This kind of bad circular reasoning is so common in early drafts I see from my clients and in the failed essays of reapplicants that I am asked to review. Usually it takes place within a paragraph consisting of many such sentences. These sentences actually convey nothing about the applicant. The admissions reader wants to learn about you, not about their own program. If you don't explain what you need and why, you are not actually answering the question, you are just writing something dull, surface level, and without positive impact.
An example of an actual explanation:  "While I have been exposed to finance through my work at MegaBank, I presently lack the kind of comprehensive understanding of corporate finance that I want to master at Wharton to succeed as a future leader of cross-border M&A."
By focusing on very specific learning needs and explaining those needs in relationship to one's goals and/or past experience, admissions will be learning about you and really be able to understand what you need from Wharton. Mentioning a course name is not important if the learning need is already something obviously obtainable at Wharton.
A more complete explanation would include additional details about the kind of issues that the applicant is interested in learning about and/or specific ways the applicant intended to apply what he or she would learn at Wharton.

While your core reasons for wanting to attend Wharton should be made clear in this essay, if you write on the first of the three topics below, you will have a further extended opportunity to explain why Wharton is right for you. It is also possible to elaborate on why Wharton with the other two options below, but it is certainly less direct. I don't necessarily think writing on the first topic is inherently better. If you are very clear about your professional objectives and connect them well to Wharton, the required essay is all you need.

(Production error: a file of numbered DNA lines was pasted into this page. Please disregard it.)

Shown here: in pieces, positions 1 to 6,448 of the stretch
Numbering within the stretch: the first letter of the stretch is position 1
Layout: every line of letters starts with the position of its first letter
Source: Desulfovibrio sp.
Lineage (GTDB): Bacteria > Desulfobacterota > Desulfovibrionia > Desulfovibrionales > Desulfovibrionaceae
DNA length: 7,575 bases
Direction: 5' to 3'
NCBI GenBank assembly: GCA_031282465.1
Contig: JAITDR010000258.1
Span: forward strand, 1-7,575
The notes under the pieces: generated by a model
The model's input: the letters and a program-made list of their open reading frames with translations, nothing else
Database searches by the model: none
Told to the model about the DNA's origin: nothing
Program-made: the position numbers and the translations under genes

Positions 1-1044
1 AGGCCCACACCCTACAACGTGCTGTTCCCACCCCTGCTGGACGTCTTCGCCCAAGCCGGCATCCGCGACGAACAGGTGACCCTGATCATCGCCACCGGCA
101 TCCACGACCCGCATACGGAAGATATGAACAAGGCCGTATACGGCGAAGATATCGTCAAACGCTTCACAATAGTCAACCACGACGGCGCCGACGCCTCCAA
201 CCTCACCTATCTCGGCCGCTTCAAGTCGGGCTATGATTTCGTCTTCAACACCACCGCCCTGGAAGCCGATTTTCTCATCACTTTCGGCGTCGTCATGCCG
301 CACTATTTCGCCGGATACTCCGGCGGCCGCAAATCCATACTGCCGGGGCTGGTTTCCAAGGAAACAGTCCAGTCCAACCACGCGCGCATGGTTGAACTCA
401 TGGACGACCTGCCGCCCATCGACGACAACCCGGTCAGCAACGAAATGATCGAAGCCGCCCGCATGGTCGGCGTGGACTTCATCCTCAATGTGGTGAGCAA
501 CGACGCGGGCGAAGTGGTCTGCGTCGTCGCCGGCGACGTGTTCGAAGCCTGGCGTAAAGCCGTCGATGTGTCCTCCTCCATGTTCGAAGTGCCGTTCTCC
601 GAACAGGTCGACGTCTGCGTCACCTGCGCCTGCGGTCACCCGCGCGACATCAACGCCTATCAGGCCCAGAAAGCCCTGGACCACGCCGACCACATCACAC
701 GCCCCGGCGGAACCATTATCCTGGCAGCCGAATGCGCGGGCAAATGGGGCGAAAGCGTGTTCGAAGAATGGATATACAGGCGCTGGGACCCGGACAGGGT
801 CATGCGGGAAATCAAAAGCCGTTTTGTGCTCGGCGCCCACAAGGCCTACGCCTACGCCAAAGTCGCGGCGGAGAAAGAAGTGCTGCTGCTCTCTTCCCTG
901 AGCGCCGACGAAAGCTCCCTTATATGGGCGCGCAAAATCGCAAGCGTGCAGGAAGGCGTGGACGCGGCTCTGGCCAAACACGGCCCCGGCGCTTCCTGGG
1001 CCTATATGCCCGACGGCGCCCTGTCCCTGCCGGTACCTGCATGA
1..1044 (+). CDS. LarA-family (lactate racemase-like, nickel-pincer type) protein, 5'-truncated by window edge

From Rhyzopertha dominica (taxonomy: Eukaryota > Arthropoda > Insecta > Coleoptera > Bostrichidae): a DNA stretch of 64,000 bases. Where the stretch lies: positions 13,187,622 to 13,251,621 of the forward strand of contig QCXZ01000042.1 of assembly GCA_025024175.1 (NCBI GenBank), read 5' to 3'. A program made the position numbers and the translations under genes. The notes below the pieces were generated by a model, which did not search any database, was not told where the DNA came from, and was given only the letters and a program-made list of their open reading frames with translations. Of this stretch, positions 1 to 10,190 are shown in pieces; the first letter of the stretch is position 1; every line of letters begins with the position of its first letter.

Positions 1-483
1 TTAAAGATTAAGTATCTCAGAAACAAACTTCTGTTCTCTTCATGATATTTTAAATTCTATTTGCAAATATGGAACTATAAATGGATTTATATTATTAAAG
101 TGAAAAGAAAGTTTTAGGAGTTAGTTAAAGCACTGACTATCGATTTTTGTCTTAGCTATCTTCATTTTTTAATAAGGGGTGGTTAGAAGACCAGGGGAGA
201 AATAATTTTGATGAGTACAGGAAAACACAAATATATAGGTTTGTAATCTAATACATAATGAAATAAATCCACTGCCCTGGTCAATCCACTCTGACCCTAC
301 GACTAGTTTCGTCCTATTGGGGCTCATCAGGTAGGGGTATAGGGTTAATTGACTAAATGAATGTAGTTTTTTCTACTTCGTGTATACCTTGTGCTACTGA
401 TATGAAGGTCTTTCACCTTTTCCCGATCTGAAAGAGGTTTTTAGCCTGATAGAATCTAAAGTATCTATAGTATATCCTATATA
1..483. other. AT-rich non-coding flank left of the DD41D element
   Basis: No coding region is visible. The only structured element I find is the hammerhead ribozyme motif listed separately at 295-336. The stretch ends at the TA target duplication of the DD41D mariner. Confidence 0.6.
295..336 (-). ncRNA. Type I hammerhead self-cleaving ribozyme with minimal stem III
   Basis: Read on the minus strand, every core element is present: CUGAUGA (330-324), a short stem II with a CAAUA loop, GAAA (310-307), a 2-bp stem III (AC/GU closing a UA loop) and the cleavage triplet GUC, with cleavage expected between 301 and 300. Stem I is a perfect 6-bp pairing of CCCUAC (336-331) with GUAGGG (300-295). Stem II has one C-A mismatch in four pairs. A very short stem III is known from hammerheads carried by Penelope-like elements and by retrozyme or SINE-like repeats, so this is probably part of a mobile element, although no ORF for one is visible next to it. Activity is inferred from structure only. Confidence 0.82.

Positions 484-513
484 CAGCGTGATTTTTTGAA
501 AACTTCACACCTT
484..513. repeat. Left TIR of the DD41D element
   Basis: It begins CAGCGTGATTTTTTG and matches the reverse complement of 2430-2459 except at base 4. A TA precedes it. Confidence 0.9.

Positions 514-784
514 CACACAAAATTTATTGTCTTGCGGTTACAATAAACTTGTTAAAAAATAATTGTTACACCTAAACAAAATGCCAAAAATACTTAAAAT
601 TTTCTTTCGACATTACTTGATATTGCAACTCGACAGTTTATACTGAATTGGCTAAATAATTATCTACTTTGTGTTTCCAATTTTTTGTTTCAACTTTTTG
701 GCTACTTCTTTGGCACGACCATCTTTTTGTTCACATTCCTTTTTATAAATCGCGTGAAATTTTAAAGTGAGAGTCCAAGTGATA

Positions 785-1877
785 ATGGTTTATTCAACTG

Write on 2 out of 3 essay questions, 500 words each.

Wharton is again giving applicants options as to which specific questions to answer. I don't think it can be said that one of the questions below is generally preferable to another.  This will just vary by applicant. However, Essay Option 3 is the only relatively generic topic amongst the three questions and one that you will likely use for other schools. It is also perfect for professional stories.  Given Essay Option 3 advantages, my guess is that most applicants will write on it as well as either Option 1 or Option 2. 

ESSAY OPTION 1: Select a Wharton MBA course, co-curricular opportunity or extra-curricular engagement that you are interested in. Tell us why you chose this activity and how it connects to your interests. (500 words)

This question is Wharton specific. That is to say, there really is no way you could have easily written this one for another school. It provides an excellent opportunity for actually demonstrating both why you want to attend Wharton and also what you can contribute.
Steps for Answering this Question: